After the restoration of democracy during the Metapolitefsi, Alexandros Panagoulis was elected as Member of Parliament for the Center Union - New Forces party in the November 1974 elections. He made also a series of allegations against mainstream politicians who he said had openly or secretly collaborated with the junta. He eventually resigned from his party, after disputes with the leadership, but remained in the parliament as an independent deputy. He stood by his allegations, which he made openly against the then Minister of National Defence, Evangelos Averoff, and others. He reportedly received political pressure and threats against his life in order to persuade him to tone down his allegations.

Grave of Alexandros (Alekos) Panagoulis; First Cemetery of Athens.
Panagoulis was killed on 1 May 1976 at the age of 36 in a car accident on Vouliagmenis Avenue in Athens. More precisely, a frantically speeding car with a Corinthian named Stefas behind the wheel diverted Panagoulis' car and forced it to crash.[3] The crash killed Panagoulis almost instantaneously. This happened only two days before files of the junta's military police (the "E.A.T.-E.S.A. file") that he was in possession of were to be made public. The files, which never materialized, reportedly included evidence of his allegations of collaboration of Greek officers with Nazi Germany in World War Two as many of the men who served in the Security Battalions who fought for the Germans in 1943-44 were the leaders of the Colonels' Regime of 1967-74. There was much speculation in the Greek press that the car accident was staged to silence Panagoulis and to cover up the documents in question.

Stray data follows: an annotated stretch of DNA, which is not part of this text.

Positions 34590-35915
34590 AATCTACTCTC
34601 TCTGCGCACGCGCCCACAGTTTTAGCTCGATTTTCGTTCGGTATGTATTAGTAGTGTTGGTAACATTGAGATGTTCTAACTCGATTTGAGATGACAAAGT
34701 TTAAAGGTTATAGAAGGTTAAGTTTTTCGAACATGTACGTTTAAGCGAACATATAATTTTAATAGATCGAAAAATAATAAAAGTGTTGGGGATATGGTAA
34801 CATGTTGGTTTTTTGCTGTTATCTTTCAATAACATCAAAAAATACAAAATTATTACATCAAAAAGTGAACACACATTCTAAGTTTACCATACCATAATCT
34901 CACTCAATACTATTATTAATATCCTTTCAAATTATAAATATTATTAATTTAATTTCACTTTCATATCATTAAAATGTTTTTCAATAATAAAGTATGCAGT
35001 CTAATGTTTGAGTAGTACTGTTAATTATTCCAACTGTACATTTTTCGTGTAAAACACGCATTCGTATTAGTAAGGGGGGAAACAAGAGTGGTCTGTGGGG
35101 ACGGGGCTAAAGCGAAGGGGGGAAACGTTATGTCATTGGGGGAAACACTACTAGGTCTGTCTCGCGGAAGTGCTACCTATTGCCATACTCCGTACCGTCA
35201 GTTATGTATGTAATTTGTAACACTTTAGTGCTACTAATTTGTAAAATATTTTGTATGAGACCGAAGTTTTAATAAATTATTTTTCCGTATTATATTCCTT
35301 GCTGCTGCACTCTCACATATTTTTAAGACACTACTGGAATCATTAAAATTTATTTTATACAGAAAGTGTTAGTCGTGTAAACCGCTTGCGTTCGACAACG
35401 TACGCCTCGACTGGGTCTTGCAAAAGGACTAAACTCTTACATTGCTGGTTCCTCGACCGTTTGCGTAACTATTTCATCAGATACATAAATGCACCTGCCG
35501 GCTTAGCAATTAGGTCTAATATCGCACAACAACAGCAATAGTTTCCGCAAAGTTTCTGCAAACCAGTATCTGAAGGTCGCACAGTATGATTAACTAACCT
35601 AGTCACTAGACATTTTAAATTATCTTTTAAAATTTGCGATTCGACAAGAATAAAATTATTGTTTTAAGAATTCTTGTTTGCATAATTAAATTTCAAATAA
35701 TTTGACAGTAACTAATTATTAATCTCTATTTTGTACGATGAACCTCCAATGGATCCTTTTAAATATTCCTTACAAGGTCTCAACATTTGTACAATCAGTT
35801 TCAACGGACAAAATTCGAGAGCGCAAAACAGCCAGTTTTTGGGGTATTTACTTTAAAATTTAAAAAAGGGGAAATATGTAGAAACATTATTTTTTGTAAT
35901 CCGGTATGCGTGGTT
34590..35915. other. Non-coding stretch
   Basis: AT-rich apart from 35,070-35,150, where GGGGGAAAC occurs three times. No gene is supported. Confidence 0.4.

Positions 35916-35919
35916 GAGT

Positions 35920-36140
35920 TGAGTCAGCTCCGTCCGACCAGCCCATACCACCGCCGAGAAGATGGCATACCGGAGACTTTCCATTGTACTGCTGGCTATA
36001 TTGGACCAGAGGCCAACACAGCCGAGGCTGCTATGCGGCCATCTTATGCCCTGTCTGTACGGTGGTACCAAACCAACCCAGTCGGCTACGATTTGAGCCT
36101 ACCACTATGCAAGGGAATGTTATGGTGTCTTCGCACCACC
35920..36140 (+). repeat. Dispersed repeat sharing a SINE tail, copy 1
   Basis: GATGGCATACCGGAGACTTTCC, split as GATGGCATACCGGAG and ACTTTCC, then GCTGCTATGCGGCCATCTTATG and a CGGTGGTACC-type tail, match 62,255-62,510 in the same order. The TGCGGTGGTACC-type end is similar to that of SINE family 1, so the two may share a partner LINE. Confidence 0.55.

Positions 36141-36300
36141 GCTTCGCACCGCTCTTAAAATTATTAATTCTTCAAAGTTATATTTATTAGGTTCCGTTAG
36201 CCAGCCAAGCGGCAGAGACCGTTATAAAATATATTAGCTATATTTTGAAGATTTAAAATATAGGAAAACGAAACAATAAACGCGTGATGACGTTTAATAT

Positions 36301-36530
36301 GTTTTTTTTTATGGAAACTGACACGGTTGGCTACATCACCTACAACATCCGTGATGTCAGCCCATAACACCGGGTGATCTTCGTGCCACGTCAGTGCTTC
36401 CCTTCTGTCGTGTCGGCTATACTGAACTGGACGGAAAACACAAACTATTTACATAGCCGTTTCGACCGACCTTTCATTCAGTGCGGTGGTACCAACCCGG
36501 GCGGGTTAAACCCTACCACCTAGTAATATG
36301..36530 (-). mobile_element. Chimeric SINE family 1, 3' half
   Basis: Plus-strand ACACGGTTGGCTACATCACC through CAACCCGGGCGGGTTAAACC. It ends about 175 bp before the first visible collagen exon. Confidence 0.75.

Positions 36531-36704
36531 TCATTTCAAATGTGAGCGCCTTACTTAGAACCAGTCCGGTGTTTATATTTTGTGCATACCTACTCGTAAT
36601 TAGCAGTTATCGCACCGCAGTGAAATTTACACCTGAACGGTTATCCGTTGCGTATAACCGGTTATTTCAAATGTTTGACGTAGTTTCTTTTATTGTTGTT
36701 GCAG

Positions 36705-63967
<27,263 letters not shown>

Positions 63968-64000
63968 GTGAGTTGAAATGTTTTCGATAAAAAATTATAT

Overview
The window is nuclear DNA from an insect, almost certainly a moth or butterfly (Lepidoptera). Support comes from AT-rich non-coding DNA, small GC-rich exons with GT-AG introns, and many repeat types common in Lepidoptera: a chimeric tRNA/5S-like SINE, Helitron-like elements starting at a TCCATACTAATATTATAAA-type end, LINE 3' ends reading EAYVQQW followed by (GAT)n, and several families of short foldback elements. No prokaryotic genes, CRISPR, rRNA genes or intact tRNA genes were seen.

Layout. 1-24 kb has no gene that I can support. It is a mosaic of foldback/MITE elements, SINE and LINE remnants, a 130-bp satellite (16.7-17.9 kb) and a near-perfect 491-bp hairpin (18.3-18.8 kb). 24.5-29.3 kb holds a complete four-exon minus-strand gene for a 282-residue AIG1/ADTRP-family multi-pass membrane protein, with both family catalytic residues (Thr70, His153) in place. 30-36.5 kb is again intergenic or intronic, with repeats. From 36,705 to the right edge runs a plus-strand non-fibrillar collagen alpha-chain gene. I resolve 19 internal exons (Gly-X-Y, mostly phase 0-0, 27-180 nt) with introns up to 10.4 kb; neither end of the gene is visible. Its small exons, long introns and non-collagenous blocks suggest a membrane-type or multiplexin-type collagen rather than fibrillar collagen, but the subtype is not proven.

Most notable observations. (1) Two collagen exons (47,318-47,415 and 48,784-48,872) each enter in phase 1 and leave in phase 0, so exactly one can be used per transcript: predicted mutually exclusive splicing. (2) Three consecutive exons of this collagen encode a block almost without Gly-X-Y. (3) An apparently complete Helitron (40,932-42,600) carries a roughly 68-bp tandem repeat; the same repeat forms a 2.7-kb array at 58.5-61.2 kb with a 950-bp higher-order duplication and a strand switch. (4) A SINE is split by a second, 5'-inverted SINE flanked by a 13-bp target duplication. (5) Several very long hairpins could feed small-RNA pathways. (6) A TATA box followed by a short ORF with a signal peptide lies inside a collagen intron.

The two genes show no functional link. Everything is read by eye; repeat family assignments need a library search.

Cimitero degli Allori, Oriana Fallaci and memorial to Panagoulis
A memorial to Panagoulis is near Oriana Fallaci's tomb at Cimitero degli Allori, Florence.
Poetic work
Alexandros Panagoulis was brutally tortured during his incarceration by the junta. Many believe that he maintained his faculties thanks to his will, determination to defend his beliefs, as well as his keen sense of humour. While imprisoned at Bogiati, Panagoulis is said to have written his poetry on the walls of his cell or on small papers, often using his own blood as ink (as told in the poem 'The Paint'). Many of his poems have not survived. However, he managed to smuggle some to friends while in prison, or to recall and rewrite them later. While in prison his first collection in Italian titled Altri seguiranno: poesie e documenti dal carcere di Boyati(Others will Follow: Poetry and Documents of the Prison of Boyati) was published in Palermo in 1972 with an introduction of the Italian politician Ferruccio Parri and the Italian film director and intellectual Pier Paolo Pasolini. For this collection Panagoulis was awarded the Viareggio International Prize of Poetry (Premio Viareggio Internazionale) the following year. After his liberation he published his second collection in Milan under the title Vi scrivo da un carcere in Grecia (I write you from a prison in Greece) with an introduction by Pasolini. He had previously published several collections in Greek, including The Paint (I Bogia).